Leaving bed was a most terrifying prospect that Trevor debated with himself while listening for the soft, raspy, nearly inaudible breathing sounds coming from beneath the bed, that for now had gone silent, which was somehow even more agonizing. Even the old jump-and-sprint move was a risk. This creature proved itself capable of allowing at least some portion of its incomprehensible slithering husk extend out from the gap under the bed. It seemed to not want to come out into the open, but who knows how long its clawed arm could reach?
At length, Trevor decided against the dashing escape attempt in favor of a strategy that was both safer and ridiculously risky, but offered the promise of a definitive conclusion to this psychological torture session.
He yelled for his father.
Knowing how far away the master bedroom was from his own, knowing he was contending with two closed doors and a bottomless whiskey slumber, he yelled loud enough to vibrate the eyeballs in his skull. He yelled until his vocal chords were ribbons. Then he waited…
Just as Trevor was taking the deep breath for a second attempt to summon his father, he heard the footsteps thumping down the hall. Relief washed over him for a split second, to be followed by an adrenaline rush of terror, thinking about the horrible second step of his plan.
He heard the doorknob crack, watched the door swing open and dim light from a distant hallway lamp poured in, framing the silhouette of Trevor’s father. He gestured to switch on the light.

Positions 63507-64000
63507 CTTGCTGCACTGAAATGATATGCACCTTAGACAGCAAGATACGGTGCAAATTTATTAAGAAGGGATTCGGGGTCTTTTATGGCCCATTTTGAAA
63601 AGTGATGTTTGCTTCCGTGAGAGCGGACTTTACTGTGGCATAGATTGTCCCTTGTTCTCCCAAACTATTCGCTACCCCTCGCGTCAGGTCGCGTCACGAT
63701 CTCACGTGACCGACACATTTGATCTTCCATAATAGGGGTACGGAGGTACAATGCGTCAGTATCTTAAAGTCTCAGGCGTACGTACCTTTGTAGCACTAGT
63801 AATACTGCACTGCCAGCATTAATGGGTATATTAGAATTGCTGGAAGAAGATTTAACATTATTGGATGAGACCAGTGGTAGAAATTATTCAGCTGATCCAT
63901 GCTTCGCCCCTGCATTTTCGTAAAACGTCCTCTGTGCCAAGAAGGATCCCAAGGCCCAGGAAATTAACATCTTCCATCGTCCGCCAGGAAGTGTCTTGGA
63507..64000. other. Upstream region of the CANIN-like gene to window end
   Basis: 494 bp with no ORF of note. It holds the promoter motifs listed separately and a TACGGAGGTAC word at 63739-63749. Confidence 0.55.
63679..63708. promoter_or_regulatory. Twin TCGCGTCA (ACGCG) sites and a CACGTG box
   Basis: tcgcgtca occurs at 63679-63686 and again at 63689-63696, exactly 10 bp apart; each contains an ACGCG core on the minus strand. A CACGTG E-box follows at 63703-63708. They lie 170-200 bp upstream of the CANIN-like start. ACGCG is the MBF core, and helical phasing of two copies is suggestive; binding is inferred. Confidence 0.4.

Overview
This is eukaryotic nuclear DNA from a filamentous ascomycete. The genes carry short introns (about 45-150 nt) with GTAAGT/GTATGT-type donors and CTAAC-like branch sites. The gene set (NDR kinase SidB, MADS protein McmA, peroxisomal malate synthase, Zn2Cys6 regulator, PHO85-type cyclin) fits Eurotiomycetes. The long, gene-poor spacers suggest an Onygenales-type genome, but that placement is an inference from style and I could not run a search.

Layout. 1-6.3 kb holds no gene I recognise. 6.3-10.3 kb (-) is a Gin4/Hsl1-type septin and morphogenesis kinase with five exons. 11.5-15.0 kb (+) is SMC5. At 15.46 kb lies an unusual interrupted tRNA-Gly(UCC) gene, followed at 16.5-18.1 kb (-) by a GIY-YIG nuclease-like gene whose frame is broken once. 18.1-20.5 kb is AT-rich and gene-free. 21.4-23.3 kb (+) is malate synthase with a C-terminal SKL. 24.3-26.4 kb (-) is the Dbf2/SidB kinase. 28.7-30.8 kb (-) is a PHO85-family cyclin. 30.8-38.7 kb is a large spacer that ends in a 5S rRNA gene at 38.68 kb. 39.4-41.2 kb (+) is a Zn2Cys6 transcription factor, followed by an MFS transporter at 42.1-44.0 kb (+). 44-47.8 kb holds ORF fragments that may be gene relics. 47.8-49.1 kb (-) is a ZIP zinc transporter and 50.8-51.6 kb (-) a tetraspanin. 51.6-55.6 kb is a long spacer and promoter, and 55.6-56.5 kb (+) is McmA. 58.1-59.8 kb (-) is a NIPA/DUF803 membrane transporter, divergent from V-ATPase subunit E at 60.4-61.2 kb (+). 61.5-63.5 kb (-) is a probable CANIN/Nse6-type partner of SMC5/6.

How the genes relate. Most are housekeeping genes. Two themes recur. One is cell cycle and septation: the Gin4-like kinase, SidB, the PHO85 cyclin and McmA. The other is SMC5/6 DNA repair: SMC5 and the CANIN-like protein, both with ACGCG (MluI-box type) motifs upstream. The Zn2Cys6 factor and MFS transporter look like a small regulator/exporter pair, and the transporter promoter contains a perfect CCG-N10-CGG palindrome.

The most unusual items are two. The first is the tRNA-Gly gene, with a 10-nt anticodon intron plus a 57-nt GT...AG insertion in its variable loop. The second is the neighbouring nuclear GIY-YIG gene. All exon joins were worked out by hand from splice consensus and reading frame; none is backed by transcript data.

“DON’T TURN ON THE LIGHT!”
His dad paused for a moment with his hand hovering over the light switch, before drawing his arm back, saying “OK… you alright? What’s goin’ on?”
“Just… watch. Can you see me?”
“Yeah I can see you. What is it?”
By this point, Trevor could somehow feel that the creature was still in the room. He could sense its presence. But he also knew that if his father turned on the light and examined under the bed, nothing would be there, and this whole cycle would continue. But if he could lure it out…
He took a deep breath. Sat up, pivoted, dangled his legs off the side of the bed. He took a look at his father, making sure he wouldn’t miss a thing.
His feet hit the hard wooden flooring with a THUD. He closed his eyes tight, clenched his fists and waited for the cold, clammy grip to take him. It was the only way to prove he wasn’t crazy. He just had to hope his father was quick enough to rescue him from the beast.
But of course, no such hand emerged. He opened one eye, then the other, then relaxed his fists. His father still stood in the doorway, wearing an expression halfway between confusion and pity. And Trevor began to cry. This torment seemed destined to last forever. It seemed this creature was too cunning to reveal itself with anybody else watching. Maybe this was the plan – wear the boy down night after night until he was so wracked with paranoia and exhaustion that his defenses were completely depleted, and then simply claim him. Or, he was just crazy, and that was even worse. He stood rooted in that spot and wept. It was all he could do.
Then he heard it. The breath. Hisssss… ahhhh…. hissss… ahhhh… Louder and clearer than it had been earlier.
Trevor’s father was moving toward him now, preparing to comfort his son.
Trevor turned toward his bed, attempting to divine the source of the breathing noise. He turned back to his father, who appeared to be doing the same.
Before either could say a word, a huge, white, veiny hand attached to a slender, slick appendage wrapped itself around Trevor’s father’s entire face and ripped, while the thing it belonged to, a twitching, lumpy knot of pale flesh, obscured in the shadows of the room, emerged from the open closet.